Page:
Your hands will spend a great deal of time on the steering wheel, so for both sensory input andcomfort, how the steering wheel feels in your hand is important. Depending on the size of yourhand, you may want a wheel that is thicker or thinner. The exact style, size, and construction isup to you. If you're thinking of changing from the stock steering wheel, choose one that iscomfortable gripping the wheel with your driving gloves on.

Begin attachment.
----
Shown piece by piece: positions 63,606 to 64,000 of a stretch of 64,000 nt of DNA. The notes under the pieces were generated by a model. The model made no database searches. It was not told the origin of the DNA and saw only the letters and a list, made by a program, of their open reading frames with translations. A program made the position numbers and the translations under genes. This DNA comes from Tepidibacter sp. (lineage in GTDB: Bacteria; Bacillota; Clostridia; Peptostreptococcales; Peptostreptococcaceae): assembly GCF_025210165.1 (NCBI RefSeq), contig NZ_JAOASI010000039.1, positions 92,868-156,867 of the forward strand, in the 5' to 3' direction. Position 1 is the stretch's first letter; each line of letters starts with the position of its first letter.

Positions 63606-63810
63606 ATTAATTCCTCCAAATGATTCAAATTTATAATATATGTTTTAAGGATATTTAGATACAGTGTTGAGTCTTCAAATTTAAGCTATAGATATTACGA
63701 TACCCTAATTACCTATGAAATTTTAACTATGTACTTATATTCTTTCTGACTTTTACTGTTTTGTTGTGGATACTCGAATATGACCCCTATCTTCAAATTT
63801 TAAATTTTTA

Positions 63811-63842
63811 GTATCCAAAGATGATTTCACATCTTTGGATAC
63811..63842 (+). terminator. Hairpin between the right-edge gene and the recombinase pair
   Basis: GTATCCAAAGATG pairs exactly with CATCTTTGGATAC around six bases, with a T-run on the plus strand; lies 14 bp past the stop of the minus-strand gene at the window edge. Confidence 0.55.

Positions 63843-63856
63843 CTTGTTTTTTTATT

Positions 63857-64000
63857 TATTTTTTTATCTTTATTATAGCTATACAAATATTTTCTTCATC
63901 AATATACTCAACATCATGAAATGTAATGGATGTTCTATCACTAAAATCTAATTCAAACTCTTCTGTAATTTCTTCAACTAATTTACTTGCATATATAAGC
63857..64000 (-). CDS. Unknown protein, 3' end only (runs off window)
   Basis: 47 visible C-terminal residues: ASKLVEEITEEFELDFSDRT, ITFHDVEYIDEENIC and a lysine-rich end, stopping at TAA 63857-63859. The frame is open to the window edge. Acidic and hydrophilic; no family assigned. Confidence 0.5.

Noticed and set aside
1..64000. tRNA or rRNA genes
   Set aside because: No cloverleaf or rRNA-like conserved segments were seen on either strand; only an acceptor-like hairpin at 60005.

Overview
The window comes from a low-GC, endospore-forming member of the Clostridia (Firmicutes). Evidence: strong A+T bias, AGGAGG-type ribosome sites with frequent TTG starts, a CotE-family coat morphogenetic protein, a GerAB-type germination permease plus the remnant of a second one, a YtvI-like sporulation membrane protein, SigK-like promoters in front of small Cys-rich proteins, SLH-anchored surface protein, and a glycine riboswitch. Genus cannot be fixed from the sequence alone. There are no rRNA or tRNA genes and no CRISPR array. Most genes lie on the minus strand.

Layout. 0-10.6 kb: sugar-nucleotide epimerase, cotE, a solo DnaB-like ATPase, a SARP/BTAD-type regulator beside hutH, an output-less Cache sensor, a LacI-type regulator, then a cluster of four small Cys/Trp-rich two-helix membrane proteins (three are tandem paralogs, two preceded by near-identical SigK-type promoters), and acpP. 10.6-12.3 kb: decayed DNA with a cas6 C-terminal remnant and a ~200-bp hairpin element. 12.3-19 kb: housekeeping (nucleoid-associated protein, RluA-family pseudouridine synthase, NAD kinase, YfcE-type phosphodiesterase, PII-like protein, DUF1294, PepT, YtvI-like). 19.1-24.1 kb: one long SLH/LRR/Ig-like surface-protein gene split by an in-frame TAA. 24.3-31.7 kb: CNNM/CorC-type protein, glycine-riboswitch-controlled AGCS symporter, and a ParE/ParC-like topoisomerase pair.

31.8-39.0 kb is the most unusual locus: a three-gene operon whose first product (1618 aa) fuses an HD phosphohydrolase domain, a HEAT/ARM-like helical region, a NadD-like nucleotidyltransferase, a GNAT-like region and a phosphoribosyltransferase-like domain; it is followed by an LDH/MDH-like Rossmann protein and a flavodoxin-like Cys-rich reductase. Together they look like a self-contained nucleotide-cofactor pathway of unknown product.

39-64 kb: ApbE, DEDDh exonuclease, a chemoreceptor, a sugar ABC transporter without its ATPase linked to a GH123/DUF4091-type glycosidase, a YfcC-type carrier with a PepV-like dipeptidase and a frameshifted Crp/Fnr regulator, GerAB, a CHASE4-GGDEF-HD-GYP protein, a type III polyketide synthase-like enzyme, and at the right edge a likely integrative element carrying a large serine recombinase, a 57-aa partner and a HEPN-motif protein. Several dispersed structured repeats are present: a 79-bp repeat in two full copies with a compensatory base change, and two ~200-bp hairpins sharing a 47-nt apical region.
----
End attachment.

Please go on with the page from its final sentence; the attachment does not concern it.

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Driving Techniques
Steering Wheel Grip